We’re only talking about a few centimeters, at most, difference between the old method of measurement (in the armpit) and the contemporary standard (83% of body length). But that extra length enables you to double pole more easily as you won’t have to bend at the waist quite so far in order to get a full “stroke.”

Also, the extra length provides a more effective push when diagonal striding. This is because the angle of the longer ski pole, as it strikes the snow, is more in line with the direction of travel (i.e. forward and across the snow).

Too short of a pole will be angled more upright, potentially causing you to push your body upward rather than forward. And, you’ll compromise your posture by bending lower in order to accommodate the shorter ski pole. I also suspect that a shorter length pole more easily allows a person to plant their poles in front of themselves. This, however, is an indicator that the person lacks an understanding of proper technique. You shouldn’t really ever be planting your ski poles in front of your feet. Pole tips landing in front of your feet means that you’re pulling yourself with the poles.

Instead, those poles should be landing behind your feet so that you can push off with them. And if you’re using the ski poles to stop yourself (by sticking them in the snow in front of you), do yourself a huge favor and learn how to properly stop yourself through the use of the edges of your skis. Otherwise, you run the risk of impaling yourself on your ski pole(s).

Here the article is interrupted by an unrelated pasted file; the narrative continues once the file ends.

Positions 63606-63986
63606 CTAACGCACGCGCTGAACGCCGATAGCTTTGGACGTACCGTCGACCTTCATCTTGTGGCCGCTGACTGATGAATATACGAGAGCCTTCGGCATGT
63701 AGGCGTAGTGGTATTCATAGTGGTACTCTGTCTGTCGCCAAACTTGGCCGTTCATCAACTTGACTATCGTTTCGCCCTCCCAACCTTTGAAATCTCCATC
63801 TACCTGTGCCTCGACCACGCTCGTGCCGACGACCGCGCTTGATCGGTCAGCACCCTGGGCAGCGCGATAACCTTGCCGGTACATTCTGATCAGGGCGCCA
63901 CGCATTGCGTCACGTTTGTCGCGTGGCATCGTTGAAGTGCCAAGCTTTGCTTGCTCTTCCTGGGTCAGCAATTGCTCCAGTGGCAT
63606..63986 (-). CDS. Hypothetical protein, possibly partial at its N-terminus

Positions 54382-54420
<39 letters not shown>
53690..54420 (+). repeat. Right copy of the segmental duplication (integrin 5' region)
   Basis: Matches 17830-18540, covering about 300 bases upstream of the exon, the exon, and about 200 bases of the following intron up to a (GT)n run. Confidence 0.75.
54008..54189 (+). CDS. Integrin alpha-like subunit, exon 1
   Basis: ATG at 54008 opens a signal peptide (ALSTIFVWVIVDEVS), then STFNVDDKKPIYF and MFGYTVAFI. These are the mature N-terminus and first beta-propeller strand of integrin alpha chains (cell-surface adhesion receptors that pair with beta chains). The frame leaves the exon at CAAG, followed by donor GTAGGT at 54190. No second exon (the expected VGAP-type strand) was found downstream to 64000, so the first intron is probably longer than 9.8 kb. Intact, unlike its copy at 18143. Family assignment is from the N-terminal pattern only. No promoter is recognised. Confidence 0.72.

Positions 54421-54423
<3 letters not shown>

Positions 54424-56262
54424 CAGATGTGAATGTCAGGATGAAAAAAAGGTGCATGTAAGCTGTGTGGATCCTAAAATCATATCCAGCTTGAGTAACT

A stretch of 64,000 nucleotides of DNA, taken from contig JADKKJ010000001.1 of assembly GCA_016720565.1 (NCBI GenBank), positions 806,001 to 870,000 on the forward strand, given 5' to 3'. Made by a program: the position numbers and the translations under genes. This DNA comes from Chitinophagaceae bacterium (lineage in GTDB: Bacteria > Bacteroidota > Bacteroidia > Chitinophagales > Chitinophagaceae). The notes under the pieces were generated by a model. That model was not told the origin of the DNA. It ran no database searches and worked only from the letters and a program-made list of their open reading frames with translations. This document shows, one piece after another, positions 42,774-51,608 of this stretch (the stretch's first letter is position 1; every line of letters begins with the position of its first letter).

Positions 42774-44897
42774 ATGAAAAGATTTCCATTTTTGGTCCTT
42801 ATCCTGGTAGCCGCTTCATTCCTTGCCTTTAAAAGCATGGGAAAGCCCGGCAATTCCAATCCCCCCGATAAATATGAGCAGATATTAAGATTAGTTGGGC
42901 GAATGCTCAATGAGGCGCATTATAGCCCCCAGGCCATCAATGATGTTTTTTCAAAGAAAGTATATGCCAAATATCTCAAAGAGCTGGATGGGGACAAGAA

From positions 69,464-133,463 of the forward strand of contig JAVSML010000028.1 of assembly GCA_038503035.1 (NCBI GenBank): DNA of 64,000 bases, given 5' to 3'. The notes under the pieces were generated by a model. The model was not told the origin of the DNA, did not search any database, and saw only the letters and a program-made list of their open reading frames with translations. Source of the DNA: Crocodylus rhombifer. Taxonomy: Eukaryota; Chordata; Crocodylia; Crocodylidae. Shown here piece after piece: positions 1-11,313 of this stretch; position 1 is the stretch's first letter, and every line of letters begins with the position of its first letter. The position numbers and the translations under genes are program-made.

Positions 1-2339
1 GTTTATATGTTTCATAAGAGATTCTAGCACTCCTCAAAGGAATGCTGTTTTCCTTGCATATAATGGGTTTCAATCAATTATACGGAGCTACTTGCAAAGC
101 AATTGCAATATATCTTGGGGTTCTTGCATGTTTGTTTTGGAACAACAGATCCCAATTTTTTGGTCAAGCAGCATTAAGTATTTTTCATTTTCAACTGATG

On the other hand, classic ski poles that are taller than your shoulders will be a nuisance to deal with when diagonal striding. This is because they’ll be too long for your arm swing, yielding too shallow of an angle (of ski pole) for you to effectively set the tip into the snow.

With all of that said, I understand that there are always exceptions to the rules. Certain conditions, such as injury or physical limitations, may require you to use shorter ski poles.

Or, when breaking trail through deep snow, you may need a shorter length classic pole in order to raise the ski pole (tip) out of the snow.

Materials Used for Classic Cross-Country Ski Poles

Over the years, there have been countless materials and combinations of materials used in the construction of cross-country ski poles. I imagine this also goes for bicycles, tennis rackets, golf clubs, and microwave ovens.